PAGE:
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Saturday, October 2, 2010

Do The Pro Lax Leagues Matter? Part 3

In the first two posts, I kind of gave some background information for the four professional lacrosse leagues - Major League Lacrosse, LXM Pro Tour, National Lacrosse League, and Major Series Lacrosse. In my opinion MLL & NLL stand out as the top leagues in their respective versions of lax; MSL is a too "Canadian" for American laxers and LXM is a concert/entertainment tour, not a league. To that end, I will give my assessment on each of the top-tier pro lax leagues.
National Lacrosse League
There was a time when I would have said that this is the preeminent lacrosse league in the world, hands down. Games were televised on Versus (then OLN), ESPN, and even MC22 in Des Moines. Rapid expansion led to a dozen teams stretched across the US and Canada in 2003, filling major NHL arenas and increasing interest in lacrosse as a whole.
Trendy names, logos, and color schemes grabbed the attention of casual sports fans. Online hockey stores, like River City Sports, carried jerseys and apparel. With the NHL lockout during the 2005 NLL season, the league was in an enviable position. Many sports analysts predicted that the league was poised to excel due to its similarities to hockey. With available facility and television time, it seemed like a no-brainer.
Then... Nothing. The league dropped to ten teams for the 2005 season and television coverage seemed even harder to come by. Instead of pressing for the available time on ESPN, the league took no visible action. Since then the league has lost the three largest US markets: New York, Chicago, and Los Angeles. Secondary markets like Phoenix, Vancouver, Orlando, San Jose, and Portland have also vanished.
Still, the league is spread further across North America than any other professional lax league. Having a team in St. Paul makes live games accessible to us. On the other hand, the lack of a TV contract alienates most potential fans. Very few people want to crows around a computer monitor to watch Internet feed of a game...
Overall I would say that the NLL missed the opportunity to become a true second tier sports league. As it stands, I would say that it is little more than a secondary pro lax league. How long can it stay relevant given its current lack of accessibility?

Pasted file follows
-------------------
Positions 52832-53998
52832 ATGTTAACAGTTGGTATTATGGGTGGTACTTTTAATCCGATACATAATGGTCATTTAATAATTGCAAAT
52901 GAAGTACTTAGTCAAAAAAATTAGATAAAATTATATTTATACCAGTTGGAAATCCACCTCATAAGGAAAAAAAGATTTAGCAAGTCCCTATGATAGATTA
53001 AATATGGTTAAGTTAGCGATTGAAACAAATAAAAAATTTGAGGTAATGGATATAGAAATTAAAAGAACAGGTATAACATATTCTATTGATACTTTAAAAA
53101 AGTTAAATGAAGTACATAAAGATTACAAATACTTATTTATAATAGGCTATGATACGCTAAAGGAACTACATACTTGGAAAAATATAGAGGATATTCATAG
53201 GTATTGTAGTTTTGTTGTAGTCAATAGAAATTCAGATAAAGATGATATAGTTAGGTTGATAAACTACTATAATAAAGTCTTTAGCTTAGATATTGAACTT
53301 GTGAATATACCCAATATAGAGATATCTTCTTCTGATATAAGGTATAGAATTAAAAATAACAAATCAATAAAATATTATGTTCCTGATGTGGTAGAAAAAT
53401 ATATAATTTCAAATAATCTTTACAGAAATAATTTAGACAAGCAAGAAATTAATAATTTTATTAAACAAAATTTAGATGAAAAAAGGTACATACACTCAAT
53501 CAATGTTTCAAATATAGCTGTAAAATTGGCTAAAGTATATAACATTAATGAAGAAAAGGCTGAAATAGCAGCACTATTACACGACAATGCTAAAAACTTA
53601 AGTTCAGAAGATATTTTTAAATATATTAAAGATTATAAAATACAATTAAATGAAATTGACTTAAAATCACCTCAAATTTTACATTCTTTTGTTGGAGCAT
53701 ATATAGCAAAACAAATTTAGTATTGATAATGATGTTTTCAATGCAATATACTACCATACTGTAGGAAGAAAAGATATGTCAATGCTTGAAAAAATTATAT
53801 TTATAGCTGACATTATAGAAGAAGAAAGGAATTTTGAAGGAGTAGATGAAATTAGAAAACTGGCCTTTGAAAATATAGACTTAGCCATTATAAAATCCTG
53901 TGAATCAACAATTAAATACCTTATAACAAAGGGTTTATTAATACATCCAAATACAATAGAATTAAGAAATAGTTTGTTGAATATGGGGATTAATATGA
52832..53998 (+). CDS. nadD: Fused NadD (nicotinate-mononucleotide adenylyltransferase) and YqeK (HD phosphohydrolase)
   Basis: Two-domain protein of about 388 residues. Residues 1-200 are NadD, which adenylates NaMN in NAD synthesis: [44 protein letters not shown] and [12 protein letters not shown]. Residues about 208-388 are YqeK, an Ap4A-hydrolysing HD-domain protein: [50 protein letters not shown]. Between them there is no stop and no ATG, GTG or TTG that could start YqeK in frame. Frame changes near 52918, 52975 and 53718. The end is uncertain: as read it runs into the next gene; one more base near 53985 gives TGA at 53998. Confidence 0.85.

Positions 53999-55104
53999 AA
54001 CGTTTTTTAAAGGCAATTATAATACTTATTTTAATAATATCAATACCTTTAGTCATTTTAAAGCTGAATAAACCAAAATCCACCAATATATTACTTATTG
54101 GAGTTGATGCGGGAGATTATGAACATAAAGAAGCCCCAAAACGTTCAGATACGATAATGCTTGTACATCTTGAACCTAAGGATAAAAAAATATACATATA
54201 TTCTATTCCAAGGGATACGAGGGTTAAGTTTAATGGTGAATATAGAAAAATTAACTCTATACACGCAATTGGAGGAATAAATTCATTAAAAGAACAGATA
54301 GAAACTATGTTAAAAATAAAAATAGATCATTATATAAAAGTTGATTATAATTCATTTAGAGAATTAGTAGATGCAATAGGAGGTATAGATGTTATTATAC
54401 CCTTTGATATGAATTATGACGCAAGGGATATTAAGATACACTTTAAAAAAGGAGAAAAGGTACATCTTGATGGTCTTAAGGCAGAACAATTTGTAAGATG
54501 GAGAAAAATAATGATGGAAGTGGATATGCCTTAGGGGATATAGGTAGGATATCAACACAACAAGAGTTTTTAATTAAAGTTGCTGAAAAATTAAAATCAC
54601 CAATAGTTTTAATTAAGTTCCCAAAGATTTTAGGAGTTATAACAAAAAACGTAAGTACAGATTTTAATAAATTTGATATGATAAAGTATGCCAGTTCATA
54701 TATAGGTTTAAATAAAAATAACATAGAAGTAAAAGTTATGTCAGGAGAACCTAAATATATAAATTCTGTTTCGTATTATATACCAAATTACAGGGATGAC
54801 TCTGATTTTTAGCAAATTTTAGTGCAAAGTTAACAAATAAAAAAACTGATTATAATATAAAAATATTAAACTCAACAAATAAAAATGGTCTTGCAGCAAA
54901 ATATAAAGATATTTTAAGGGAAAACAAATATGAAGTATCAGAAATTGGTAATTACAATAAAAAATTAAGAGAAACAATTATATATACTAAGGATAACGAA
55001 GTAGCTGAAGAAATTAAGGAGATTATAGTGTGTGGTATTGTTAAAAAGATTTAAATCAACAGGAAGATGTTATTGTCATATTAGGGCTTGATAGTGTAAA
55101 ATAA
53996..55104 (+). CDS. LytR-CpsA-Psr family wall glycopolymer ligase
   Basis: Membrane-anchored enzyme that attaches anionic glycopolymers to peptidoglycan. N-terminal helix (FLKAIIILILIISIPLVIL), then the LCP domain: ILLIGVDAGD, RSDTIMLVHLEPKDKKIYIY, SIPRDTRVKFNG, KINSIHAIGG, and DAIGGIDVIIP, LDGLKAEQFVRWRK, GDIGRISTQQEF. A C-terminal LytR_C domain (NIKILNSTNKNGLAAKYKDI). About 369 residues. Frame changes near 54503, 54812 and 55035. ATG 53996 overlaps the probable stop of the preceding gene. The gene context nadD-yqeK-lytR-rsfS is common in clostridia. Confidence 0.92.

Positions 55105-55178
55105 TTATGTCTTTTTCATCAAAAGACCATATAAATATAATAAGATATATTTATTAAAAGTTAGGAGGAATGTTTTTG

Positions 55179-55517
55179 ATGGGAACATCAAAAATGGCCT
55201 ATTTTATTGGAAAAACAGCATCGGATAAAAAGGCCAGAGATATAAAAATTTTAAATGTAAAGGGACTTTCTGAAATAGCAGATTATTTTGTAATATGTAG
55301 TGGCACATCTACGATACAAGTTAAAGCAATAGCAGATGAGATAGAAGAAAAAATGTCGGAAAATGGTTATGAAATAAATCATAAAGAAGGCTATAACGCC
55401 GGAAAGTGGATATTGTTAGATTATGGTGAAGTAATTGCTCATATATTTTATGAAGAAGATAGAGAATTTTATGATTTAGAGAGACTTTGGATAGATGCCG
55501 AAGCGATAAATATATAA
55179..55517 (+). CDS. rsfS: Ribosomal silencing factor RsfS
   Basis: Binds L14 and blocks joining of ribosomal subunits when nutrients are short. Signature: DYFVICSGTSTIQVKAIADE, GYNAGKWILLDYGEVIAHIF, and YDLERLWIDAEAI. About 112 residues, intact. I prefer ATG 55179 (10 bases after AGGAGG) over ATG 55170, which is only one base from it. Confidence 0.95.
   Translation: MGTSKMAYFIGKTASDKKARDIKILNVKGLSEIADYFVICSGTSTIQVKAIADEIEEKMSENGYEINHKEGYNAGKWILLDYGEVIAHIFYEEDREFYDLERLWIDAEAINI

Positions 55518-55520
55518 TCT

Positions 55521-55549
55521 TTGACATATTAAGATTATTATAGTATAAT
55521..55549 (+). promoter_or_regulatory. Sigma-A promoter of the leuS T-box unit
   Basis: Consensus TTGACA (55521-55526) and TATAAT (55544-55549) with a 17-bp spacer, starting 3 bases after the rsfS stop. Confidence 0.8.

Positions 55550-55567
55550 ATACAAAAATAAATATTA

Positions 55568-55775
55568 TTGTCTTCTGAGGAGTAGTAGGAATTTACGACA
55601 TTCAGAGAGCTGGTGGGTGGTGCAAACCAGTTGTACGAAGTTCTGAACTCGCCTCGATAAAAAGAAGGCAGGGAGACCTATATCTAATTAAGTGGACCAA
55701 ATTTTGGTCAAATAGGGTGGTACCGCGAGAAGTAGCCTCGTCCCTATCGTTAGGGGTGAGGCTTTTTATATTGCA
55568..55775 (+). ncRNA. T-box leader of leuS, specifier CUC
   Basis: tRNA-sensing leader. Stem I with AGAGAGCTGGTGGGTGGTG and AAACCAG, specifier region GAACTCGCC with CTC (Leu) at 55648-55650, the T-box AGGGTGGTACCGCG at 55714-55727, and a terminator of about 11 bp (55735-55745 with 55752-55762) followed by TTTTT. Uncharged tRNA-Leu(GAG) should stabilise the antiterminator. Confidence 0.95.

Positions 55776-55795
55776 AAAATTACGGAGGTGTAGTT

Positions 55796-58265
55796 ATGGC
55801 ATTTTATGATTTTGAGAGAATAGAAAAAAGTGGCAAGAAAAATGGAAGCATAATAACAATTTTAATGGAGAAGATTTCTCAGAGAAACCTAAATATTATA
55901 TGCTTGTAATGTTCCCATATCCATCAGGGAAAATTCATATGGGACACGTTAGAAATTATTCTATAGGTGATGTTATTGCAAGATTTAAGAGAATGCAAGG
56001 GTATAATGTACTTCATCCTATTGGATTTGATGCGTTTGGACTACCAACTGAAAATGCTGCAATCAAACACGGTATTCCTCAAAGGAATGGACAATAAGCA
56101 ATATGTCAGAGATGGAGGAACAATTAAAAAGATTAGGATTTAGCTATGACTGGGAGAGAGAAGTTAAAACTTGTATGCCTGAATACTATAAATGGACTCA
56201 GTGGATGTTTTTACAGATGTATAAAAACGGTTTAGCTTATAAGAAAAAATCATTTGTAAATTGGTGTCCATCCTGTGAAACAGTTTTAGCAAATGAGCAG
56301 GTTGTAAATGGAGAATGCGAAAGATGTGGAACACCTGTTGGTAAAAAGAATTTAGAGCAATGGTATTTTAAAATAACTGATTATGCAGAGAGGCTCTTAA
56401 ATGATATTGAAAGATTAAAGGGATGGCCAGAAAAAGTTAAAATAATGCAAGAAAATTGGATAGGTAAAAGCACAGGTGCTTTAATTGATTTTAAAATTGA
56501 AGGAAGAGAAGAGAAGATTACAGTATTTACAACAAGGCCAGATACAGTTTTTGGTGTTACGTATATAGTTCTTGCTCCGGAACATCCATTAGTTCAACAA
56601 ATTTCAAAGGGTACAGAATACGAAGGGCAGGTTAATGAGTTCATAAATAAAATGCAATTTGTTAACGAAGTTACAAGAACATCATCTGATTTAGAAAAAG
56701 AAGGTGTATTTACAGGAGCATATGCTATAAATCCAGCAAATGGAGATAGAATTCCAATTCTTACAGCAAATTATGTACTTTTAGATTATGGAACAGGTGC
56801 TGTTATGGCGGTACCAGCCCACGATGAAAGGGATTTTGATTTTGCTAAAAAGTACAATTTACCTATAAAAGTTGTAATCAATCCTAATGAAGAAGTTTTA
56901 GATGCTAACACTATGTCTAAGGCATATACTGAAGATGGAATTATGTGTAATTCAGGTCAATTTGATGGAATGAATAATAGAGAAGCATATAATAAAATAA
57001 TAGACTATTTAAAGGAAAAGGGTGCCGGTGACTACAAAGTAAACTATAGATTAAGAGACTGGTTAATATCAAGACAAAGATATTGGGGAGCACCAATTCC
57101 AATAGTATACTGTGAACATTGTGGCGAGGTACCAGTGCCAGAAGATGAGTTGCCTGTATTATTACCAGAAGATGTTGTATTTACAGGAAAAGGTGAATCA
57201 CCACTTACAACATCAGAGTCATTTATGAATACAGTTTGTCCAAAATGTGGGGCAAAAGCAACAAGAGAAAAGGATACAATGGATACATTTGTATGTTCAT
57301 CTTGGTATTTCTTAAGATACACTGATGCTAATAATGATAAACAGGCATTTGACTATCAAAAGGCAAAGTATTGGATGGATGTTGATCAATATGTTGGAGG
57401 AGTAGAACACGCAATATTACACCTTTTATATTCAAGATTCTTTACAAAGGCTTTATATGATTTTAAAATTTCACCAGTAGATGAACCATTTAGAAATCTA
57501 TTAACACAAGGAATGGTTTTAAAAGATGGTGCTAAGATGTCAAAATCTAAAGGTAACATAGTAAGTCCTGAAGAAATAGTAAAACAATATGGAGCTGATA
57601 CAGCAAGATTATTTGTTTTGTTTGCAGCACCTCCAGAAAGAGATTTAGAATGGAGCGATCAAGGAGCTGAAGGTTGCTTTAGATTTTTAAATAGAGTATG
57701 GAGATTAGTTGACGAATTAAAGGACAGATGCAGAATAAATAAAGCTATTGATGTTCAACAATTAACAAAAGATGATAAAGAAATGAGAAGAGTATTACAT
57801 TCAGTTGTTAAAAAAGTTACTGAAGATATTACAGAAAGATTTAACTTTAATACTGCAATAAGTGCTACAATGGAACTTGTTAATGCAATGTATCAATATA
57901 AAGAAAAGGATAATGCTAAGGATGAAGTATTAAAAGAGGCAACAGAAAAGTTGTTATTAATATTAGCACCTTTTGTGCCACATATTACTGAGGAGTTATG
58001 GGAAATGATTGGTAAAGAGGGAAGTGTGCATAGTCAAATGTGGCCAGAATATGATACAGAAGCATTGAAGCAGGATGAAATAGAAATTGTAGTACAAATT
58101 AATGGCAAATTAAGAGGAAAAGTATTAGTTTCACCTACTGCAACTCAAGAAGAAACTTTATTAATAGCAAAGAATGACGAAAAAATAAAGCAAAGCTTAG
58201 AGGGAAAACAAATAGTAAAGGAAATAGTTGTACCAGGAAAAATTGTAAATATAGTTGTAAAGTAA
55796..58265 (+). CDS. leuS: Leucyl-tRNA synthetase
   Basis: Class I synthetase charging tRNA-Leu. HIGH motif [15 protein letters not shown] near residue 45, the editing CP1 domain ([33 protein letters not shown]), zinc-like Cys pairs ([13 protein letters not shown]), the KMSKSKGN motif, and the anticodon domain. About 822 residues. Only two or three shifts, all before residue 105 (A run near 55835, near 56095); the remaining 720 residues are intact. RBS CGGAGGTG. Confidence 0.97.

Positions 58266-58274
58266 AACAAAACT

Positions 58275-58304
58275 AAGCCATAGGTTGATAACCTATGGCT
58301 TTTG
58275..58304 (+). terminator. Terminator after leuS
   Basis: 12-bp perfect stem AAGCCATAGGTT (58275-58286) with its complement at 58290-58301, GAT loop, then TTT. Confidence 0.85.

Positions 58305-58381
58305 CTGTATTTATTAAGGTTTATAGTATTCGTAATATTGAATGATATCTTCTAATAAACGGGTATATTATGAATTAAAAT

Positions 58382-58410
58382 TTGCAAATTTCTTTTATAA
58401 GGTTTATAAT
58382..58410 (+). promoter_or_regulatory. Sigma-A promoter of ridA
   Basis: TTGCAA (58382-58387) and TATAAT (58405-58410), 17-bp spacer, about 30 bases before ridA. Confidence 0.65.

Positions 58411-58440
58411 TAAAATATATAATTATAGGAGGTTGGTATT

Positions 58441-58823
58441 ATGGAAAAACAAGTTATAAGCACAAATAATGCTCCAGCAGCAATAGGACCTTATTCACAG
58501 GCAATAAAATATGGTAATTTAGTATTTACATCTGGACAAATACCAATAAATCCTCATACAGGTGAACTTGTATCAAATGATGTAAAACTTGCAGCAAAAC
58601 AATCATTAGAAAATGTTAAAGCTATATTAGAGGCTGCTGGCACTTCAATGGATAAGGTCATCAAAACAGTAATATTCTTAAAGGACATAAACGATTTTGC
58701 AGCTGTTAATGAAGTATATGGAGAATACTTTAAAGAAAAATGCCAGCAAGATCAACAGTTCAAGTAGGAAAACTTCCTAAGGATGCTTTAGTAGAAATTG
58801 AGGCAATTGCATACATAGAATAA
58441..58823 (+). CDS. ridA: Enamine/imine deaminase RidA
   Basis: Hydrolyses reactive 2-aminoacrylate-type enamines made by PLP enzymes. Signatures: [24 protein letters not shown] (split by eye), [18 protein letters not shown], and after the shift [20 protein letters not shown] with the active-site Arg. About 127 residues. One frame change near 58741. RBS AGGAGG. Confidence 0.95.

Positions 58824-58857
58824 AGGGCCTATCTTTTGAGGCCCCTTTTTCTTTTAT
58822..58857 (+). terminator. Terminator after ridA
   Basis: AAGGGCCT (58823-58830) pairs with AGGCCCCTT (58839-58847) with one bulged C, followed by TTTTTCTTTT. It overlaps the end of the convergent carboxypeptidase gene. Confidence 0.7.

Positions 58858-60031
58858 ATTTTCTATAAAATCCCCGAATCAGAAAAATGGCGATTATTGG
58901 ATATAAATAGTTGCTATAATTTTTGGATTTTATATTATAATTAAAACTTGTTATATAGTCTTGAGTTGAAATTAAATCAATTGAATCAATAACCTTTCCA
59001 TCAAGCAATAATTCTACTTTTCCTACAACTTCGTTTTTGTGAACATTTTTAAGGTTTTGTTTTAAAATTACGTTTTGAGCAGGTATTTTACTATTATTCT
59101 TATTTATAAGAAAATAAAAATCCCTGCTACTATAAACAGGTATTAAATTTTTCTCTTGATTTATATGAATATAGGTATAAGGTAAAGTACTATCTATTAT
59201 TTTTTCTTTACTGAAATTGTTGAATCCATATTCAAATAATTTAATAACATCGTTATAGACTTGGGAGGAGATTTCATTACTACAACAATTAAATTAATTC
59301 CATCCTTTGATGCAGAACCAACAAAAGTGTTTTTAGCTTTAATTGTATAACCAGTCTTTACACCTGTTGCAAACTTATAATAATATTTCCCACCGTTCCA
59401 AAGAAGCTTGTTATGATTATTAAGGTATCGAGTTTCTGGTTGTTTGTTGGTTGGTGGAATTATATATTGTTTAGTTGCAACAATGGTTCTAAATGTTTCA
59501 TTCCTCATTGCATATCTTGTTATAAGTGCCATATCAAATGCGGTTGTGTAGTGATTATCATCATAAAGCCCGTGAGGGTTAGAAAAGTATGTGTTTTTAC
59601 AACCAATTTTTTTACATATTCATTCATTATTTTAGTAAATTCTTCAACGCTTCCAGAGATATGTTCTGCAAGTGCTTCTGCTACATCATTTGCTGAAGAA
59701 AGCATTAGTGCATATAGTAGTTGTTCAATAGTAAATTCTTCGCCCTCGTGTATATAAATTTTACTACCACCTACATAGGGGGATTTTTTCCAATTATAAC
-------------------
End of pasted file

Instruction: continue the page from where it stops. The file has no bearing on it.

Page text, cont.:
Major League Lacrosse
The MLL has struggled since day one. Although historically strong lacrosse markets were targeted, the league failed to find its footing. Baltimore, Bridgeport, eastern New Jersey, Rochester, Boston, and Long Island looked like promising locations. Everything indicated that the league knew its core audience and that they targeted them successfully.
The Barrage limped through three seasons in Connecticut before moving to Philadelphia (where they won their first of three Steinfeld Cups in their first year). The Bayhawks left for Washington DC after five seasons (where they lasted for two years before moving to Annapolis). Rochester and New Jersey folded before the 2009 season, allegedly due to the nationwide recession.
A four team expansion in 2006 spread the league across the nation, although it remained East Coast heavy. San Fransisco, Los Angeles, Chicago, and Denver were welcomed with varying levels of enthusiasm. The California teams closed up shop in 2009. Chicago spent this season as a touring team; their future is unknown.
Toronto joined the league in 2009 as an expansion team, though the claimed the players and staff of the Rattlers. Long Island continues to struggle with attendance, despite consistent on field results. Boston remains the strongest of the original teams and is the pride of the league. Denver continues to blow everybody out of the water with its remarkably high attendance and outstanding play. The Outlaws represent what any young league wants its teams to be.
Despite the fairly recent contraction, rumors persist that the league is expanding again. The tours of the Philadelphia (2008) and Chicago (2010) served to test the waters in several potential markets - notably Seattle, St. Louis, Columbus, and Dallas. Every city visited is among those considered likely expansion candidates, but a return to Rochester comes up in a lot of conversations. Regardless of which cities the league eventually chooses, adding two teams to bring the league to eight would be a strong start. It would increase its credibility to a lot of people.
I already view the league as necessary. Having a top level professional league is vital for a sport to truly thrive in the US. Despite its nuances, the MLL is that league. There is a clear progression from NCAA and MCLA lacrosse to the MLL and the teams are looking more professional every year. The annual All Star game has become fairly respected with its varying formats (old vs young, MLL AS vs Team USA). This year's Championship Weekend was highly entertaining; I would say nearly on par with the NCAA finals.
Both of the top level pro leagues have made a major impact on the growth of lax in the US. In that sense, they definitely matter. As the game continues to grow, having a true top level field lacrosse will become even more important as will supplementing that league with a viable box league. Although some changes definitely need to occur, both leagues have the foundation and the tools to fulfil those roles. Regardless, I will continue to support them both as much as possible.

Friday, October 1, 2010

Update: My First Stringing Job - Ever

I finally got the chance to throw and shoot with my new Grant head last night at the south side clinic. I was focused on testing my stringing job to ensure that things were the way I like them.

I have to say, I did a kick ass job! The sticks releases just like my Mojo and catches with no issues. The pocket holds well and it cradles effortlessly. Valley's primary string guru Benny Arends double checked my work after the clinic and gave it his approval.